Tuesday, 29 December 2020

Aerial Photography & Video in 2021

In 2021 UK drone regulations are changing in a significant number of ways to bring them more in line with the EU. 

With a number of caveats, Permission for commercial operation (PfCO) is no longer strictly required, although to acquire aerial images and/or video, insurance will be. The law still requires that pilots of larger drones, without PfCO, maintain 50m clear of buildings, people, property (such as cars) and 150m clear of urban, built up areas and do not fly over crowds of people ever, however if the drone is under 250g those rules do not apply, quote 'for short periods of time'. 

Verbatim, from the CAA "The (new) rules are based on the risk of the flight; where you fly, proximity to other people and the size and weight of your drone"

Pilots who have previously passed courses and flight tests might well find that their insurance quotes are significantly less than those who have no experience or qualifications. I have had a quote for one days work which has encouraged me to write this blog and share it with people with whom I've worked in the past. Having acquired an incredible drone that weighs less than 250g that's capable of half an hours flight, has return to home functionality will record super clear imagery in 4k at 30fps, or 60fps at 1080p and relays those images back to the controller at 720fps we are very much back in the aerial imagery business.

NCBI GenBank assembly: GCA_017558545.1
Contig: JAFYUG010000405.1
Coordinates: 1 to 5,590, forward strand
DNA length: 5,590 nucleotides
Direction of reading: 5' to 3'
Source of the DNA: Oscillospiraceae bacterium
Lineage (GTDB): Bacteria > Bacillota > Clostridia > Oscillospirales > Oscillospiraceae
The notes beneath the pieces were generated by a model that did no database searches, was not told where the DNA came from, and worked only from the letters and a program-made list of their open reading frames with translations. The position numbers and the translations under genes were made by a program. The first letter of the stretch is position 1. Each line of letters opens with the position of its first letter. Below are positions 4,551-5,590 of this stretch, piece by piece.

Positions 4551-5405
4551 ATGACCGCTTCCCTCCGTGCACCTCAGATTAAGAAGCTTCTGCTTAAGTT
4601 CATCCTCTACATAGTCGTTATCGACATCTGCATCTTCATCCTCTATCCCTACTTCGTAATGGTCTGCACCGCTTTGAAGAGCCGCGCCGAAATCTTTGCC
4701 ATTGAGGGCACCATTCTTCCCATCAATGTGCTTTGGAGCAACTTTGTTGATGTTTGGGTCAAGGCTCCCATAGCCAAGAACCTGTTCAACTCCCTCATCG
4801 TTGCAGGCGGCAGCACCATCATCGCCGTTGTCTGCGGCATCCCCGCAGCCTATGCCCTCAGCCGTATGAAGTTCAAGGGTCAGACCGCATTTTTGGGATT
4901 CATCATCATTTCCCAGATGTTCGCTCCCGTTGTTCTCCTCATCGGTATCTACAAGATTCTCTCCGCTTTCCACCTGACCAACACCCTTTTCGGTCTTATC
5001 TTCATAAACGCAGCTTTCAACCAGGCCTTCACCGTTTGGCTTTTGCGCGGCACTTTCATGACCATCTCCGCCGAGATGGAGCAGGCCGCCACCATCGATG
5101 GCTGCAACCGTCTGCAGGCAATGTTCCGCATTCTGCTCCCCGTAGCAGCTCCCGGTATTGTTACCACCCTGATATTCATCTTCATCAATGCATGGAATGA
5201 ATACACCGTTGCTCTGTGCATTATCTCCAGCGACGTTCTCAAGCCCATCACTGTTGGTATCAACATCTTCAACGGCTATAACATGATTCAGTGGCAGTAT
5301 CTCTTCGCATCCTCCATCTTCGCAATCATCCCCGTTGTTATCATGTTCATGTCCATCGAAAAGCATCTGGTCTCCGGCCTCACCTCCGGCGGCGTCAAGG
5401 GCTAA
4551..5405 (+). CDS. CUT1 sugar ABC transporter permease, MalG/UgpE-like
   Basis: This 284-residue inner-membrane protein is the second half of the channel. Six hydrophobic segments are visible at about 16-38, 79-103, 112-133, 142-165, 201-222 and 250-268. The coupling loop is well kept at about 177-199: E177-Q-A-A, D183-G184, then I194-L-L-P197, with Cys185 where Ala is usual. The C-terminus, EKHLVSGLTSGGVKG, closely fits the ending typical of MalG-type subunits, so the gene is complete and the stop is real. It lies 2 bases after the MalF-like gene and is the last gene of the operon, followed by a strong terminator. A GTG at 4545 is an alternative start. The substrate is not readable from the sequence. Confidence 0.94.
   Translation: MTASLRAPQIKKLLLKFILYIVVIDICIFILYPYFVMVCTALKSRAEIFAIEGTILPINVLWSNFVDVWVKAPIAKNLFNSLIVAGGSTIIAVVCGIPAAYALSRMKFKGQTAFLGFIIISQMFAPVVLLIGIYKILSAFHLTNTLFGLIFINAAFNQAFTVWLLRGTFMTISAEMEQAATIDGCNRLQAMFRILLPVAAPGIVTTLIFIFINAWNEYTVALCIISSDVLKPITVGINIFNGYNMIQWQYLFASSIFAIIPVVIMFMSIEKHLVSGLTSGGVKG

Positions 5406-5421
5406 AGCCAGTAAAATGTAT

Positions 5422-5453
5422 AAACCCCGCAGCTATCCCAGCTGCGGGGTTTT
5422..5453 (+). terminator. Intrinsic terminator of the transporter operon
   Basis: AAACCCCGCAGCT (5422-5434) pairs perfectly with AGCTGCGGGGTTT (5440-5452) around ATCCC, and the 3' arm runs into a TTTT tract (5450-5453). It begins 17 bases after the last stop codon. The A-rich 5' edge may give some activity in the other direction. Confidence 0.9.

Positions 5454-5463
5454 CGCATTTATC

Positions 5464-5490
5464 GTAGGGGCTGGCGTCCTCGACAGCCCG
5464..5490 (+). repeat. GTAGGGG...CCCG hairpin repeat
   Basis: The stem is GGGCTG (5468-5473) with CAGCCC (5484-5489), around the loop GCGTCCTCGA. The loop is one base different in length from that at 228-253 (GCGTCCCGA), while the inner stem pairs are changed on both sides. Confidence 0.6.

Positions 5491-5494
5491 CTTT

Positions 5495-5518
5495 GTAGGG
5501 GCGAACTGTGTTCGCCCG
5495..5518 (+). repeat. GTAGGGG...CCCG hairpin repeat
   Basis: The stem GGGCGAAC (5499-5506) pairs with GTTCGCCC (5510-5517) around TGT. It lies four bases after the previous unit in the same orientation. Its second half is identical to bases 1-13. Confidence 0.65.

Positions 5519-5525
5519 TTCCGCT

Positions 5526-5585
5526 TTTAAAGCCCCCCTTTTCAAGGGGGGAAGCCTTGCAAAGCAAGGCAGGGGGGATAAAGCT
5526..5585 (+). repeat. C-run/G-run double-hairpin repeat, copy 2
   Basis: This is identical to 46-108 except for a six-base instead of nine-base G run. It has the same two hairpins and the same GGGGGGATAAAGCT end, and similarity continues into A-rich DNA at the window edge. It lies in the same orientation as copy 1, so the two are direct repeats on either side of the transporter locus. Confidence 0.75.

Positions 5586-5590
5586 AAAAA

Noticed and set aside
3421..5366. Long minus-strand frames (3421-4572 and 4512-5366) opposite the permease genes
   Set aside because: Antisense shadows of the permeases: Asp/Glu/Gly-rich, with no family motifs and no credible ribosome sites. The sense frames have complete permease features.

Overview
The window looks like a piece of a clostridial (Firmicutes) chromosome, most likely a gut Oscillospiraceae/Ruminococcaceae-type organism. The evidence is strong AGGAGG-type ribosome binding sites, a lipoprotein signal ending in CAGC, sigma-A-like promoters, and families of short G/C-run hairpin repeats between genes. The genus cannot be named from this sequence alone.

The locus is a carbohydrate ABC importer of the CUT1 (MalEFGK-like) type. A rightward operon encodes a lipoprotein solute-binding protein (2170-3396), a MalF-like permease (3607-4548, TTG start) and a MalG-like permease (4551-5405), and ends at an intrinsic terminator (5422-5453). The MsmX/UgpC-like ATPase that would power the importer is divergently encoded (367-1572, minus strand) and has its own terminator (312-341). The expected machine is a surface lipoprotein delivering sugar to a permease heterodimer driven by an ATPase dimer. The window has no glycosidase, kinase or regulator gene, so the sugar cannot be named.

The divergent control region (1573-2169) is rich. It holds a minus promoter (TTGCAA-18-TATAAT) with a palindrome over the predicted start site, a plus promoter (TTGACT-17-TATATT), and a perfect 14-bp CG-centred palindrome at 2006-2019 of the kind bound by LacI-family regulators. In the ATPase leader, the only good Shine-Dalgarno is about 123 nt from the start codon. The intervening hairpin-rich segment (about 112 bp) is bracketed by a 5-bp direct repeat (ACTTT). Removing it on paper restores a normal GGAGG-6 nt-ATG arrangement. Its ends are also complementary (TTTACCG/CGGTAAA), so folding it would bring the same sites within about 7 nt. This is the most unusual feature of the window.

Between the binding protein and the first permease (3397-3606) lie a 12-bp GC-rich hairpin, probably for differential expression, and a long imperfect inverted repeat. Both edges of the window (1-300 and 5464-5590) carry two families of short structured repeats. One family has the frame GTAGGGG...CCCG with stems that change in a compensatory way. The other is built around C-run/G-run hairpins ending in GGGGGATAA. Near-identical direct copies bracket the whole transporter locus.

This makes a lot of sense and is incredibly welcome news. The risk from a responsible pilot from flying a drone under 250g within a ceiling of 400ft and within Visual Line of Sight. (VLoS) is ridiculously low. For estate agent work, or a business/school just wanting a picture or incidental B roll footage for a 15 minute flight, passing the tests I did and writing and renewing a 40+ page operating manual seemed like overkill, which is why I left it behind. Although there was a risk the drone may have caught the wind, lost all contact with the controller and flown towards Broughton Airbus, the probability was almost nil. I did always have Hawarden phone number handy though. 

This means any keen videographer or photographer now has the ability to add aerial imagery to their repertoire, and honestly should. My advice to any potential client hiring a pilot, in order to stay legal, you should ensure that your pilot/photographer is insured for the day you want them to work.

If you're thinking your business might benefit from owning a drone to complete the occasional task then to be clear, none of the above is legal advice and you should definitely familiarise yourself for your own satisfactions with the 238 page CAP722 publication from the CAA which can be found here.

Insurance can be obtained from specialists such as Coverdrone. A brief overview of the changes being introduced is available from the CAA publication CAP2005

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